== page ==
Are There Shared Principles in the US?

Tiny - Posted on 15 July 2014

Jose Villareal/ Pelican Bay SHU Correspondent for PNN

July 15, 2014

The shared principles of a Nation would be what drives the people forward (ideally, all of the people) to strive for collective objectives. Countries usually have shared principles which may not be shared by everyone, but the majority of the population usually share these beliefs, at least in theory.

The US has “shared principles” on paper, but I disagree that these are the true feelings of the majority of people inside the US borders. In theory, the political principles within the US system are Liberty, Property, and Equality. These “paper principles” are touted in the corporate media, in the schools and at the kitchen tables of many to the point where many actually believe these principles to be true. A closer look at these terms will show they are nonexistent to many, so let’s look closer…


The word “liberty” has become one of them words that are drilled into our minds since elementary school. The idea of the US promoting liberty is repeated ad nauseum, but is there really liberty in US borders? And if so, for whom? First, in order to really determine if liberty exists, we need to take a historical review of the situation rather than looking at things now or whether we have a job, a house, or a bank account, etc. Let us look at the history of the US: if we do so HISTORICALLY, it’s an oxymoron to colonize a people and give them liberty at the same time, as people claim is possible with First Nations people. It’s either one or the other, and I doubt the First Nations people would call having their land stolen, “liberty.” Likewise genocide, they would probably argue it is also devoid of liberty.

The slave trade would also be seen as negating liberty to many, and rightly so: Buying and selling humans is more like a crime against humanity than liberty. It is the opposite of liberty.

For Chicano people, the fact that our ancestral homeland was taken in the US War on Mexico of 1848 and our subsequent colonization was also completely divorced of liberty. After the Treaty of Guadalupe Hidalgo, the US omitted portions of the treaty which guaranteed protections under the US law for Chican@s. Land grants going back to the Spanish colonization were not acknowledged and Chicano people saw no liberty in the lynchings or Greaser Laws that gave a green like to Amerikans to “cleanse” their communities of Chican@s.

By examining the roots of the US, I think we easily see that liberty was not experienced by many in its founding. Now as the question was posed in the beginning: Liberty for whom? If we are talking about the colonizers and their descendents, I would say yes they experience liberty and have done so for hundreds of years at the expense of Chicanos, First Nations and Black folks.


As I described above, when it comes to property Chican@s have been displaced since 1848. The essence of property is land. First Nation land has been occupied since the first settler stepped foot on these shores. African slaves WERE property. So historically, property has been most enjoyed by Euro-Americans at the expense of the oppressed colonized people.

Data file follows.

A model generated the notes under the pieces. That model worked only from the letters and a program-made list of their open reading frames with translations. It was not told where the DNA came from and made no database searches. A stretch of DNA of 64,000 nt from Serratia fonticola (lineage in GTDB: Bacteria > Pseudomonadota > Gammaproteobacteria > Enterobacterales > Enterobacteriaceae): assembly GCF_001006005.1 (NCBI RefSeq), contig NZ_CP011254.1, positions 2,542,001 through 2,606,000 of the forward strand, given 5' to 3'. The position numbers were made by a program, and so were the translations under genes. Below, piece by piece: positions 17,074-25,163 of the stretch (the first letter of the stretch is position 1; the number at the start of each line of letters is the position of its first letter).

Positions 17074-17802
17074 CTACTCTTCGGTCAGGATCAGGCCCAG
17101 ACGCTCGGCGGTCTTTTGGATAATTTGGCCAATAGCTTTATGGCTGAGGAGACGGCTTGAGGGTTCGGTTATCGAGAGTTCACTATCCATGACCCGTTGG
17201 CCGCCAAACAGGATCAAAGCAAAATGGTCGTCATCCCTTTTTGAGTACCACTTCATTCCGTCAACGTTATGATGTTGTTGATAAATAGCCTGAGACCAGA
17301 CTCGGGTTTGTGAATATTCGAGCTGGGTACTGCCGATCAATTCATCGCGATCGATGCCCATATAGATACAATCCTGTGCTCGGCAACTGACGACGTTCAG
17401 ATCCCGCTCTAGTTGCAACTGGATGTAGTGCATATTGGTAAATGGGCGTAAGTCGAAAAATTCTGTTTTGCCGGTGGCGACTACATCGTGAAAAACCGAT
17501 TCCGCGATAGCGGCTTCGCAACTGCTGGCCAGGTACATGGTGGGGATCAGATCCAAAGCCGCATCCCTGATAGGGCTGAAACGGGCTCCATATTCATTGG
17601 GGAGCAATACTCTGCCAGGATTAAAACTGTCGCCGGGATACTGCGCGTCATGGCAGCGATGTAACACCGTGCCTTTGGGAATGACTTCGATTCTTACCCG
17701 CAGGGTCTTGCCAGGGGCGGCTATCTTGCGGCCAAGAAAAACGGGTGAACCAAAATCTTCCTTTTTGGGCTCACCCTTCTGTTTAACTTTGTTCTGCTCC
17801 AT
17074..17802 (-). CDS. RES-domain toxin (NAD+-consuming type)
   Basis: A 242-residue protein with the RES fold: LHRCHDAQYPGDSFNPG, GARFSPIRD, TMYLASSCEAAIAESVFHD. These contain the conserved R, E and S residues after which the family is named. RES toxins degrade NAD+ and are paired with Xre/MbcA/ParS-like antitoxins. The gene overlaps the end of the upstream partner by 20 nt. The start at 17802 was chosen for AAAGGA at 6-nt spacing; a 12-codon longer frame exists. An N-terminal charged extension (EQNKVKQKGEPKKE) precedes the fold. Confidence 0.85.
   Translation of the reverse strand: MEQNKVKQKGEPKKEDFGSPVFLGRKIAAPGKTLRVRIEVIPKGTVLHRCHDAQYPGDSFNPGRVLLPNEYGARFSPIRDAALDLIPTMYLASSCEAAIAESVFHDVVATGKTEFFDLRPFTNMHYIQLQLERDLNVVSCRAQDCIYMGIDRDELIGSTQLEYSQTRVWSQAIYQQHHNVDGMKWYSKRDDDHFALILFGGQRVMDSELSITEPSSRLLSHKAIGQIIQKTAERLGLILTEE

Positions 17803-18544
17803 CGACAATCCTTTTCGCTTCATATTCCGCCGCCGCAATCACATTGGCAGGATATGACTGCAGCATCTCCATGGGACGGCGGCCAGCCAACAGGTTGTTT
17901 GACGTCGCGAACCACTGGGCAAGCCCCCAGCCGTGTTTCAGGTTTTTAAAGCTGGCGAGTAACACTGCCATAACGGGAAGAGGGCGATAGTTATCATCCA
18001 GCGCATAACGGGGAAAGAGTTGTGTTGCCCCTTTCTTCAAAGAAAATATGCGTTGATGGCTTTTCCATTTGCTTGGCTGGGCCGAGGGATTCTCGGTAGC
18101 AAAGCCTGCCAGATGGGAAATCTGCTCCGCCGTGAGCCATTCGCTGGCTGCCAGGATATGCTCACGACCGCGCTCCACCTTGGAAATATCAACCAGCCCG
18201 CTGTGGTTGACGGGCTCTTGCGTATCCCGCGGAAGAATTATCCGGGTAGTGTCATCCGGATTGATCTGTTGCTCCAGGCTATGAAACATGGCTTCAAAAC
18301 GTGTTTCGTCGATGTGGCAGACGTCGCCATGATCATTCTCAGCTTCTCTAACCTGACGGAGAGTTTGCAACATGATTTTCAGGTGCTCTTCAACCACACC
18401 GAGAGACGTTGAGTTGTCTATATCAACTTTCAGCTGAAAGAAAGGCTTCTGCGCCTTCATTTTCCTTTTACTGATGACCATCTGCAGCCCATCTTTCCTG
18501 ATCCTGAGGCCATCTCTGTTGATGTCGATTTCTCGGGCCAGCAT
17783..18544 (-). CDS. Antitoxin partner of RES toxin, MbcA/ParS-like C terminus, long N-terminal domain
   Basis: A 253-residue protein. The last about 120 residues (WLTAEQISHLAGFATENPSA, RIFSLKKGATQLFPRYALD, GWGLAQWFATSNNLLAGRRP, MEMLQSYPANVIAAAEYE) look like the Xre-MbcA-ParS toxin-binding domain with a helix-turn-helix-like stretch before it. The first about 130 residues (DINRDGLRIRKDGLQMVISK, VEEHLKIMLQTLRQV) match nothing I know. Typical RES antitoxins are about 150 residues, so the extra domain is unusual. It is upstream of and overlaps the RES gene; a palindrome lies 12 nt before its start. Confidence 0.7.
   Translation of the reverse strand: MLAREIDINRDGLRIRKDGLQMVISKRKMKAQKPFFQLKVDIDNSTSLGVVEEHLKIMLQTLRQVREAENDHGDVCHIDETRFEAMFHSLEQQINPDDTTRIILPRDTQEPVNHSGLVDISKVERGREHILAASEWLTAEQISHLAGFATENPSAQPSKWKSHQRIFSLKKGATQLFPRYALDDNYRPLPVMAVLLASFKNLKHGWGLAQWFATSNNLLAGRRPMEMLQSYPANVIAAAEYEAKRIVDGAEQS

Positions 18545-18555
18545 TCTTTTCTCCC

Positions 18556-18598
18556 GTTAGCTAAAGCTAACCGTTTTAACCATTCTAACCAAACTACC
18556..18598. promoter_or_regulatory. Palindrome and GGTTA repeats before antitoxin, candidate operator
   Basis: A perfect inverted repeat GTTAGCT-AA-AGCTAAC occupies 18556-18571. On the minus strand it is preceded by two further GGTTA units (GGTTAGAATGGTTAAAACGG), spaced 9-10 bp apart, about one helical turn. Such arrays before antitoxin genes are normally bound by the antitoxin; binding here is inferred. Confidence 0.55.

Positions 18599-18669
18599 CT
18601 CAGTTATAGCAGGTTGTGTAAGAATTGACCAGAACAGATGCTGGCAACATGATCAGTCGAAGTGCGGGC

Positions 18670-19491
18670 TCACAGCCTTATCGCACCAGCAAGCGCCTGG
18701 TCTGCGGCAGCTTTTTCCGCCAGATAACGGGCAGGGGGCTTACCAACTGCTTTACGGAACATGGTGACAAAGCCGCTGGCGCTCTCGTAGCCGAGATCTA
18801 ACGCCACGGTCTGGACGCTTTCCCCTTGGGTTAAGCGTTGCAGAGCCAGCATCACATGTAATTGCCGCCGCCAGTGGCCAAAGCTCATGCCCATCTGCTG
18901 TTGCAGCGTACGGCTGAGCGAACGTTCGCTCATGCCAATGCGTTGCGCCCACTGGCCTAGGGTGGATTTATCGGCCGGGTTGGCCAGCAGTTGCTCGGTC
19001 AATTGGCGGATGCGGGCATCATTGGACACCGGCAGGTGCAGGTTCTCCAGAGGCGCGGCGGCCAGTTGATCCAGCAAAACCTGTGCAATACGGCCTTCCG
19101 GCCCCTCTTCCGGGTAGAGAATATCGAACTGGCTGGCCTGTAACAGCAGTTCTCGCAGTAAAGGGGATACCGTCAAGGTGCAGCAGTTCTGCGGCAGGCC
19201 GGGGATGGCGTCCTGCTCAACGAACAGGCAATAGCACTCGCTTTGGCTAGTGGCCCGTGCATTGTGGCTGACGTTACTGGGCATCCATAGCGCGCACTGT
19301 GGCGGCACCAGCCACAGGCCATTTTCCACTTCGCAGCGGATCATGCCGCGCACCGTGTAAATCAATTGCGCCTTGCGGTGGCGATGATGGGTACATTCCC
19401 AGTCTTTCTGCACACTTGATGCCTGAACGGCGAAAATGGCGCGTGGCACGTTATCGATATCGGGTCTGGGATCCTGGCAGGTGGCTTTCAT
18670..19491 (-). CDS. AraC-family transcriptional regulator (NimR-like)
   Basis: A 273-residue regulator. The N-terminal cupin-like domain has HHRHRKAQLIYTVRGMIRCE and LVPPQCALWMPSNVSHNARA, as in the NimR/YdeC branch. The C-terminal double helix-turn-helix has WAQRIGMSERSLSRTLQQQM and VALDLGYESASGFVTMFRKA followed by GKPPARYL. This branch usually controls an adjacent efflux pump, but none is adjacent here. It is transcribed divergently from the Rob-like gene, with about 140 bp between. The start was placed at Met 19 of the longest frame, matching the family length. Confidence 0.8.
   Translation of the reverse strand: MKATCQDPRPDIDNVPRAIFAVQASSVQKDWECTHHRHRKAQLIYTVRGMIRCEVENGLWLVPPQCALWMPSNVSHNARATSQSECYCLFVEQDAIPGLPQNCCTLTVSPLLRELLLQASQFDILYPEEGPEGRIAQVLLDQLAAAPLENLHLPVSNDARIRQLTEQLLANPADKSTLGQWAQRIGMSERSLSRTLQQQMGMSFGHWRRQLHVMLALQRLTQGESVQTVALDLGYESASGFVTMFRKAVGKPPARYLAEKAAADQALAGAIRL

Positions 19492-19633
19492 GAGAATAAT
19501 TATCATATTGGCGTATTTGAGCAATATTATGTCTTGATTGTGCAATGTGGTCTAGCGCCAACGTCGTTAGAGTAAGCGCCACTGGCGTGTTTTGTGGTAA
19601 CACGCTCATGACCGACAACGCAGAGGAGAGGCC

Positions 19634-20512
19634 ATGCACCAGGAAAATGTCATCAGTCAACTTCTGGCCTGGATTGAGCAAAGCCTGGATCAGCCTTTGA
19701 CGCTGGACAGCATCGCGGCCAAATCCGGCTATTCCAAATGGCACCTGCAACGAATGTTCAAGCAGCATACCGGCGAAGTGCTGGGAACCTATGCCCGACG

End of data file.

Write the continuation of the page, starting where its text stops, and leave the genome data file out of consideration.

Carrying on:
Where to start. Well, for Chican@s historically at the time of our colonization (1848), we were not included in the idea of Equality. This was reflected in our land being stolen, in the lynchings, rapes and debt peonage we suffered post-1848. The same for Black folks and perhaps even worse for the First Nations.

What has changed?

Some today, whether Chicano or any other oppressed people, have been bought off in ways that erase not only our history from their minds, but current day oppression. They are bought off with high paying jobs, positions within the empire, or access to more of the exploited resources taken from other parts of the world. But are these US principles experienced by people like Chicanos? One way to test this is to, among other things, look to the courts to see how these principles are applied in the material world. Look to the prisons as well.

When we see states across the US passing fascist laws like Arizona’s SB 1070, where Brown people are potential criminals for their appearance, i.e. brown skin, those principles are thrown out the window. When the state, i.e. the police, can shoot and kill Brown youth, i.e. Andy Lopez of Santa Rosa, and it’s treated like a fender bender…. or take Oscar Grant, about whose case Obama instructed to “respect the verdict” when the police were found not guilty… All these episodes are a pattern of principles that are really playing out in the US.

First Nations people, like those on Pine Ridge reservation, don’t even have running water, and this is the 21st Century in the US. With all of this inequality, some in the cozy confines of their leafy suburbs probably believe that these principles of Liberty, Property, and Equality exist. They may exist for them but for many they are as elusive as the Chupacabra.

I believe that these values are important for understanding Amerika because how can you transform any phenomenon without first understanding it? In order to find out where the heavy lifting is needed in any political system, including Amerika, we must understand its strengths and weaknesses, its theory and its practice, so that we fully understand it psychologically.

Ultimately ANY principles that derive from oppression can never be fruitful to all people.


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